February – March 2023

U.S. Economic and Market Highlights


  • Annual rate of headline inflation in the U.S. slowed to 6% in February from 6.4% while the annual rate of core inflation moderated to 5.5% from 5.6%. (See below list of inflation data from around the world.)
  • While global economic growth as measured by Gross Domestic Product (GDP) is predicted to slow over the next two years, more resilience is expected from developing and emerging market economies whose projected GDP growth is generally above 2022 levels.
  • Africa’s average GDP growth is expected to stabilize in 2023-2024, despite recent headwinds. The report, Africa’s Macroeconomic Performance and Outlook 2023, estimates Africa’s average GDP to stabilize at 4% in the next two years, up from 3.8% in 2022.
  • The U.S. economy added 311,000 jobs last month, more than expected (300K), while the unemployment rate ticked higher to 3.6%. This news was welcome because a very low unemployment rate can have negative consequences including higher inflation and reduced productivity.
  • In Australia the opposite occurred, and the unemployment rate fell to 3.5% a 50-year low as the economy continues to be resilient after nine consecutive interest rate hikes from the Reserve Bank.
  • The likelihood of additional rate hikes was elevated based on robust economic data in the first two-months of 2023, until the recent collapse of Silicon Valley Bank (SVB – America’s sixteenth-largest bank) and concerns about the solvency of regional banks at large,became a market moving event for the month of March.
  • To avert a potential bank run on other banks that could destabilize the financial system, the Fed and US Treasury Dept. took extensive action to make depositors (at SVB) whole on deposits above the FDIC insurance limit of $250,000. Also, the Swiss National Bank borrowed money to shore up liquidity at Credit Suisse Bank.
  • The result of the bank situation may be the turning point for less hawkish rhetoric from Central Banks and a move toward easing or halting further interest rate hikes.
  • The Fed has a substantial toolkit to address financial stability concerns, but it would rather use interest-rate decisions to address its employment and inflation objectives.
  • The European Central Bank raised short-term interest rates 0.50% (50 bps) this week to continue to slow inflation and support the value of the Euro against other major currencies.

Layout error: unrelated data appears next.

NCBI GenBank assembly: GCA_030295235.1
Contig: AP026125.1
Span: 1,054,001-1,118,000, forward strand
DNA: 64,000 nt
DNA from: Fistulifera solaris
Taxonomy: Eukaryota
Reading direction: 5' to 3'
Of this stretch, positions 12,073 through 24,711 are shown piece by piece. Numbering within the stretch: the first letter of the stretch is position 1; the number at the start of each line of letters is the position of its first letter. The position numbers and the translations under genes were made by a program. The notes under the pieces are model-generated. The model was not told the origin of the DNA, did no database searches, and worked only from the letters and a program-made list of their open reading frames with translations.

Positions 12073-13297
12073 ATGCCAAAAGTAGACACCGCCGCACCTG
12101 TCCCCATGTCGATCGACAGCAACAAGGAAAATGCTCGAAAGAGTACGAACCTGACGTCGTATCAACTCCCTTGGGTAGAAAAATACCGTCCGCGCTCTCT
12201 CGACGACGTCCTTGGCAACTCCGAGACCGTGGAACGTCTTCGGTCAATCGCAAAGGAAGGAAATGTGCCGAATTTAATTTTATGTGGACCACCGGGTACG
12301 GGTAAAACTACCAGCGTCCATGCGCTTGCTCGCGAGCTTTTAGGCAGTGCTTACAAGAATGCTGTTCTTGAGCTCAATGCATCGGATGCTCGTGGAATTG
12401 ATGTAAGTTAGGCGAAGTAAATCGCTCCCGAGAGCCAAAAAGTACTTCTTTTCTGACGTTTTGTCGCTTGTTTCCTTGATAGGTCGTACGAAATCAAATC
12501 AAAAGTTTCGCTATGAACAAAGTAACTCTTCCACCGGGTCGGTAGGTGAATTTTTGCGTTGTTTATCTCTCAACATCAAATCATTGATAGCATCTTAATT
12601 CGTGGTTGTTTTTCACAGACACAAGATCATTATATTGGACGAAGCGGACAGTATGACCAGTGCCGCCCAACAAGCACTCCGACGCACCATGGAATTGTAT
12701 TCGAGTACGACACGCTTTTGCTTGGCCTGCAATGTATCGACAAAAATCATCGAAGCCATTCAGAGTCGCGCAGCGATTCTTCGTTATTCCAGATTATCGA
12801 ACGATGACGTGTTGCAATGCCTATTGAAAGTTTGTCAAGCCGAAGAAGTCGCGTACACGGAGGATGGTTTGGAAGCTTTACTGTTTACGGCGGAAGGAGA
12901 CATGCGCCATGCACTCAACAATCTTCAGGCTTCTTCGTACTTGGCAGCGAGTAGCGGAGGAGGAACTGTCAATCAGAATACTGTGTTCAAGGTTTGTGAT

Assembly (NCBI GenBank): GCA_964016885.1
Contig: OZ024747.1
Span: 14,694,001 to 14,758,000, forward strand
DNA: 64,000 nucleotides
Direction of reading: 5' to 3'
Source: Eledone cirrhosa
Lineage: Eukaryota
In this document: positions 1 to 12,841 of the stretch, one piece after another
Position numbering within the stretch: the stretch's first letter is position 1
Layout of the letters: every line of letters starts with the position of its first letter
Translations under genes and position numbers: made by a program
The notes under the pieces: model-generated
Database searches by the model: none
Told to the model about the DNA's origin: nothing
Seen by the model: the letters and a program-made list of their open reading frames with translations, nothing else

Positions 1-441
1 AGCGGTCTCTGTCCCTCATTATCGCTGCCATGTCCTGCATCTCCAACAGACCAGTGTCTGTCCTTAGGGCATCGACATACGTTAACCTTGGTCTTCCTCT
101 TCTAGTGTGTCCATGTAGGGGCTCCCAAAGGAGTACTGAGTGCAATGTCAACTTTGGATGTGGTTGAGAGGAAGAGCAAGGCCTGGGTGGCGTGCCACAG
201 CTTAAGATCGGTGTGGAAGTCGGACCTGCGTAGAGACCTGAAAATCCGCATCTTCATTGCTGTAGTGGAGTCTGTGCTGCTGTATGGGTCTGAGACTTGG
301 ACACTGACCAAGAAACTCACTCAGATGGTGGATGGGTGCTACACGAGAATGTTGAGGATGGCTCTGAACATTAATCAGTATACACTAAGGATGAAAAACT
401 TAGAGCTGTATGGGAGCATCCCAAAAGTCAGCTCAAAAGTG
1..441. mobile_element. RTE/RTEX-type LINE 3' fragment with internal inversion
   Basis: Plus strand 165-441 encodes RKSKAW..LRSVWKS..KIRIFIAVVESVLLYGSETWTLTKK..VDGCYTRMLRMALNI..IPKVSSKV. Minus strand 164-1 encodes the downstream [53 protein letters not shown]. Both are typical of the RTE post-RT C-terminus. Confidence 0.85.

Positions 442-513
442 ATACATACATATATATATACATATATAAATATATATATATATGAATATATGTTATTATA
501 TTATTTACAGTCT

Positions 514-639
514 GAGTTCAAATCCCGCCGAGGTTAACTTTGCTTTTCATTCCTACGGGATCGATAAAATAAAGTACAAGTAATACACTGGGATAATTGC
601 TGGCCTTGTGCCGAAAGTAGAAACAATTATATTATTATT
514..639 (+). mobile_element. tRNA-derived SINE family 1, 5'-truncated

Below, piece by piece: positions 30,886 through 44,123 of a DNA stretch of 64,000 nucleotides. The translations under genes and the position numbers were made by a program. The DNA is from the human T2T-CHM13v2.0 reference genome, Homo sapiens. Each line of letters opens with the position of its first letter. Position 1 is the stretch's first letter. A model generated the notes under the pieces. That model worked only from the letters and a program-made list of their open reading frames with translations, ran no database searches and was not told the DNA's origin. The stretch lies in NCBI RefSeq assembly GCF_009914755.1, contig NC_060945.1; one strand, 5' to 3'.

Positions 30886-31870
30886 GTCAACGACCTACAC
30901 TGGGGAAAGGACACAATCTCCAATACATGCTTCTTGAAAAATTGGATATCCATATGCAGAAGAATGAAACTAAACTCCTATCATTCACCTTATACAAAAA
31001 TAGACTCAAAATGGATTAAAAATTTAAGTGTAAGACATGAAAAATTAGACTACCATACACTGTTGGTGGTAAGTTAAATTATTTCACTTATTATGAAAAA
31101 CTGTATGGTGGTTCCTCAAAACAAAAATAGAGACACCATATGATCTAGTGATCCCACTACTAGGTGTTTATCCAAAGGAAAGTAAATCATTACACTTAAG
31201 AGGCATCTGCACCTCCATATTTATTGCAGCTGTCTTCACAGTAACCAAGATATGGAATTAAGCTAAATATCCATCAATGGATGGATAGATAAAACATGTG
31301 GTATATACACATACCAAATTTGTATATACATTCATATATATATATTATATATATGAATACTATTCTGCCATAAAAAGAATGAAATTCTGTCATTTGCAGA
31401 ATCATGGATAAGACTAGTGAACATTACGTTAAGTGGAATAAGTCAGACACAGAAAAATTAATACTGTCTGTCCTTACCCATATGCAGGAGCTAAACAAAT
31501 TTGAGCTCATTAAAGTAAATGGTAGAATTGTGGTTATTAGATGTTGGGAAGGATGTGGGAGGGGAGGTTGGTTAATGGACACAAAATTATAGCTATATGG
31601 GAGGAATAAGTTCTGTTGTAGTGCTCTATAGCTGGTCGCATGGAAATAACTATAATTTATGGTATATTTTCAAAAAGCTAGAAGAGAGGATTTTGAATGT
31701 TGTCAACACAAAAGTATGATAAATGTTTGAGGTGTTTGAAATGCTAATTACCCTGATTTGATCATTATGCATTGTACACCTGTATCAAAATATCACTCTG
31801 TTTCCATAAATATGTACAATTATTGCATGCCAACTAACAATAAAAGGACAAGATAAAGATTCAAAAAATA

• Historically, protracted inversions of the yield curve have preceded recessions in the U.S. An inverted yield curve reflects investors’ expectations for a decline in longer-term interest rates as a result of deteriorating economic performance.
  • In February, fixed income (bond) values and total returns were lower because of rising interest rates and central bankers’ commitment to tame inflation. After two months, the year-to-date return was close to zero for most bond indices.
  • Treasury yields fell in March because of waning confidence in the regional banking industry. The yield curve steepened (meaning it was a little less inverted) on the short-end of the curve as the 2-year Treasury yield fell 118bps to 3.89% after reaching 5.07% a week ago, while the 10-year Treasury yield decreased 53bps from 3.99% to 3.46%.
  • Prior to the recent bank failures, a significant portion of domestic banks tightened lending standards to lower the risks of loan defaults in a higher interest rate environment. The banking stresses this week indicate that higher interest rates have had a significant impact on the banking infrastructure and will likely reach the intended result of slower business activity in 2023.
  • Perhaps the monetary supply and demand balance will be reached, and interest rate hikes will be put on pause in the near future. This week may be a turning point, as central banks and large commercial banks provided additional liquidity stimulus through newly established deposit and funding programs to lessen the impact of higher interest rates on the broader banking industry.


  • International equities (stocks) started the year on a strong note. The global indices rebounded in January followed by a decline in February.

   Global Markets – January 31, 2023

  • Stock markets around the world were down in February on fears that persistent inflationary pressures would drive interest rates higher increasing the likelihood of a recession. (See the Market Tracker below.)
  • In March, stock prices continue to decline with the banking industry scare coming on the heels of hawkish Fed rhetoric and higher than comfortable inflation rates.
  • University of Michigan’s consumer sentiment index fell to 63.4 in March from February’s reading of 67.0. Companies’ earnings’ expectations are lower after ending the year on the decline.
  • Total returns were in property sectors and REITs were down by double- digits in 2022 with growing dividend rates. Liquidity is limited for shareholder redemptions in real estate funds as values are down with higher interest rates and cost of capital. 

       Source: Trading Economics

This communication was prepared for informational purposes only and is not an offer to buy or sell or a solicitation of an offer to buy or sell any security/instrument or to participate in any trading strategy. Past performance is not indicative of future results. See below reference sources used in preparing the above information.